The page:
Mental contrasting

When people are not fully occupied in the present, their thoughts often drift towards life and the future. Moments of reflection help us to reconsider strategies and how committed we are to our goals. Mental contrasting is a particularly effective structure for reflective thoughts[1], following these steps:

  • Consider what you want to achieve

    • Example: Do well on exams

  • Think about all the good things that will happen once you get there

    • Example: Feeling really good about mastering a subject

  • Contrast the good future against the present, by visualizing the obstacles

    • Example: I'll need to overcome procrastination to study

Mental contrasting leads to goal commitment in line with a person’s expectations of success. This means people become more motivated to achieve goals they believe are realistic, and disengage from those they don't, freeing time and attention for alternatives. Intervention studies have examined mental contrasting as a strategy to improve time management[2], become physically more active[3], deal with chronic disease[4], and excel in school[5] among others.

Some different forms of mind wandering, for comparison:

  • Indulging: thinking only about how nice the future will be
  • Dwelling: thinking only about the challenges of the present
  • Reverse contrasting: thinking about challenges, then thinking about the future

In intervention studies, none of these show the same motivational effectiveness as mental contrasting.[6] Notably, indulging too much in positive fantasies about the future without contrasting actually seems to harm motivation.[7] In the case of reverse contrasting, something about the order of the thoughts matters. The framing that emerges from considering the future first, where aspects of the present can then be identified in context as obstacles, seems to be vital.

Because of the expectancy-dependent nature, you might want to be careful with mental contrasting when confidence is low but there are strong reasons to do something anyway. For example, a school student who really does not believe they can do well on exams may be demotivated by mental contrasting. In these cases, it can help to break the problem down using proximal subgoals and then contrast against a subgoal you feel more confident about.

Mental contrasting works particularly well in conjunction with implementation intentions, which are a way of translating the goal commitment into concrete actions.[7]

Written by Jake Leoht

Further Reading

Notes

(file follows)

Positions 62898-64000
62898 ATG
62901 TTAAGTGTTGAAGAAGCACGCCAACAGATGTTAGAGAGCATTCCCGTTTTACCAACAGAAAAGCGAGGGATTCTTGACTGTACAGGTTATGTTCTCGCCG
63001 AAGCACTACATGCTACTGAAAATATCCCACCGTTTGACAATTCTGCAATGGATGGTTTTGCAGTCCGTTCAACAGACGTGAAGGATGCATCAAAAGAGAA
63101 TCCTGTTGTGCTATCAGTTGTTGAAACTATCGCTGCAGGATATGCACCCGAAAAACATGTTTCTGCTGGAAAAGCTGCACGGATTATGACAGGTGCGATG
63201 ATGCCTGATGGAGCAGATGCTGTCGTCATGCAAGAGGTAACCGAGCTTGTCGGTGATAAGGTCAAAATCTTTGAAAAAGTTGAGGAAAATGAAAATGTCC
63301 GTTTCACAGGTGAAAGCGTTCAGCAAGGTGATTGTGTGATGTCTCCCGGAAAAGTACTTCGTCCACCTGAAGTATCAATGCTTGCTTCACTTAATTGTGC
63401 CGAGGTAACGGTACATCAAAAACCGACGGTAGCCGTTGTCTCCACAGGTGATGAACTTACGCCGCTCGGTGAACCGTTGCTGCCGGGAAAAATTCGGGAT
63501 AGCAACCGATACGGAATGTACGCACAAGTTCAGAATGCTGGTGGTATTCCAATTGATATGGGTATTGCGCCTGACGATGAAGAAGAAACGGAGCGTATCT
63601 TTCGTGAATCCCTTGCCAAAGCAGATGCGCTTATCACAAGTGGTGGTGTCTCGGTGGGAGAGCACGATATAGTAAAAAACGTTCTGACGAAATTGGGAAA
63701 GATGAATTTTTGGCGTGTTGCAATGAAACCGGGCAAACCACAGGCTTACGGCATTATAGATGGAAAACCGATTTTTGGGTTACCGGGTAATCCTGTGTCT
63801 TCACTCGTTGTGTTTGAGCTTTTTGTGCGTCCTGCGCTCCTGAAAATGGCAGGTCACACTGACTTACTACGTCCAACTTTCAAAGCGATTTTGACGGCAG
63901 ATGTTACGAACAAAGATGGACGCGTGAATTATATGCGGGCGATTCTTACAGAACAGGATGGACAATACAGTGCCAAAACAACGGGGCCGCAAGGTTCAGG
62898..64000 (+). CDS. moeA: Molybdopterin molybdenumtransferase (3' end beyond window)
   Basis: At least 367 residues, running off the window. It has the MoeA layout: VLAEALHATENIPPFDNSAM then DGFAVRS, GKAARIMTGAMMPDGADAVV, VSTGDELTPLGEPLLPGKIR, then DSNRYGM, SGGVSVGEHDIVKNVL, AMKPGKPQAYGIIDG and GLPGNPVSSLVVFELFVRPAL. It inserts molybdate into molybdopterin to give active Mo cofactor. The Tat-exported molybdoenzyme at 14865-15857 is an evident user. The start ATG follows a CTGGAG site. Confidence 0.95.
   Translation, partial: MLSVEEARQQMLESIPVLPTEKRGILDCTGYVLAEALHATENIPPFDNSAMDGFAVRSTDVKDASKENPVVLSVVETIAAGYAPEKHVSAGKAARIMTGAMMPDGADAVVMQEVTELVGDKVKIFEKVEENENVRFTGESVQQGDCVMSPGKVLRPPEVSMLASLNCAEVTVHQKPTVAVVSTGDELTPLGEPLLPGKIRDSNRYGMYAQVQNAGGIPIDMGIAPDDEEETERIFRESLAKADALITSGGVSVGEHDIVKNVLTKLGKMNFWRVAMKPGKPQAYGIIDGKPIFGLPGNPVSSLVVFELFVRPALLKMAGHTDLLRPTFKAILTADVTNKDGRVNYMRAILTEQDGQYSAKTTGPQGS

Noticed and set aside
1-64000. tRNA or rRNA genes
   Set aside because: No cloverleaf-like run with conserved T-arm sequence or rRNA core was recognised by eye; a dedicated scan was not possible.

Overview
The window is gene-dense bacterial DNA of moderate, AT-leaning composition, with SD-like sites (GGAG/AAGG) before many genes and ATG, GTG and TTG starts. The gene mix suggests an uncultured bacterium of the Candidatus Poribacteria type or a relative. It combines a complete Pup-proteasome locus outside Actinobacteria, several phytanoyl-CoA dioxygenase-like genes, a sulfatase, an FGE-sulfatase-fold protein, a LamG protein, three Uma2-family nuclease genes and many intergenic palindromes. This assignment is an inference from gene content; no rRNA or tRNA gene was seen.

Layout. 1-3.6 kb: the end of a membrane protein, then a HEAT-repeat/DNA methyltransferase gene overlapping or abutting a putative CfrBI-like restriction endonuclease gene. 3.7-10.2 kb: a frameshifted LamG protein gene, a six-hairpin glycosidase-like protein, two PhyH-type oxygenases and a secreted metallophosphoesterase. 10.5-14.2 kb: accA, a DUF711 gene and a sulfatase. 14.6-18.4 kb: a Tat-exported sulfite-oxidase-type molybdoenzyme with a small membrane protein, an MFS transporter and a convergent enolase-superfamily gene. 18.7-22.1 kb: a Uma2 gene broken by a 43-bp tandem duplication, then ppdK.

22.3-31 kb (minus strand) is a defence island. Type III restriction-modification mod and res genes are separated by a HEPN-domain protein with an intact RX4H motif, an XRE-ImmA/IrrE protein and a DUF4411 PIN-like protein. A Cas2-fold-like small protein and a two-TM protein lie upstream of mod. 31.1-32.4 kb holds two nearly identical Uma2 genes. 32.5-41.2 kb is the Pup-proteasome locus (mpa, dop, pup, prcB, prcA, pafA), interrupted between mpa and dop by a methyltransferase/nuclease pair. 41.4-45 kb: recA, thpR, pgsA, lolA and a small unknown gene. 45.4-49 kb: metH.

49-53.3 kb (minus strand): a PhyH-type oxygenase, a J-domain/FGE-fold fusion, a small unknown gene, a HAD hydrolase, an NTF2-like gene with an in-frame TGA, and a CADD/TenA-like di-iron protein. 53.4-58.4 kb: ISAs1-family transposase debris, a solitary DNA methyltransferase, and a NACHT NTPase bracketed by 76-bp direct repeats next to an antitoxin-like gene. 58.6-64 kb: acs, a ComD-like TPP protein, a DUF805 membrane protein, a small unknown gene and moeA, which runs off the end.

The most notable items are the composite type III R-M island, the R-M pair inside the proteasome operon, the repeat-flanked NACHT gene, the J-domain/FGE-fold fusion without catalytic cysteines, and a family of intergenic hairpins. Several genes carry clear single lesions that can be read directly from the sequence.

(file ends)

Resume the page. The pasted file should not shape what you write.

The psychologists who originally introduced mental contrasting and implementation intentions, Gabriele Oettingen and Peter Gollwitzer respectively, are married to each other! Also, Gabriele is literally a princess. I'm pleasantly amused by the idea of practicing Fantasy Realization Theory as described by Professor Gabriele Elisabeth Aloisia Notgera Prinzessin zu Oettingen-Oettingen und Oettingen-Spielberg.

References

  1. Oettingen, G. & Schöwrer, B. (2013). Mind wandering via mental contrasting as a tool for behavior change Frontiers in psychology.
  2. Oettingen, G., Mayer, D. & Brinkmann, B. (2010). Mental contrasting of future and reality: Managing the demands of everyday life in health care professionals Journal of Personnel Psychology.
  3. Sheeran, P., Harris, P., Vaughan, J., Oettingen, G. & Gollwitzer, P. M. (2013). Gone exercising: Mental contrasting promotes physical activity among overweight, middle-aged, low-SES fishermen. Health Psychology, 32(7), 802.
  4. Christiansen, S., Oettingen, G., Dahme, B. & Klinger, R. (2010). A short goal-pursuit intervention to improve physical capacity: A randomized clinical trial in chronic back pain patients Pain, 149(3), 444—452.
  5. Gollwitzer, A., Oettingen, G., Kirby, T. A., Duckworth, A. L. & Mayer, D. (2011). Mental contrasting facilitates academic performance in school children Motivation and Emotion, 35(4), 403—412.
  6. Oettingen, G., Pak, H. & Schnetter, K. (2001). Self-regulation of goal-setting: turning free fantasies about the future into binding goals. Journal of personality and social psychology, 80(5), 736.
  7. Oettingen, G. (2012). Future thought and behaviour change European review of social psychology, 23(1), 1—63.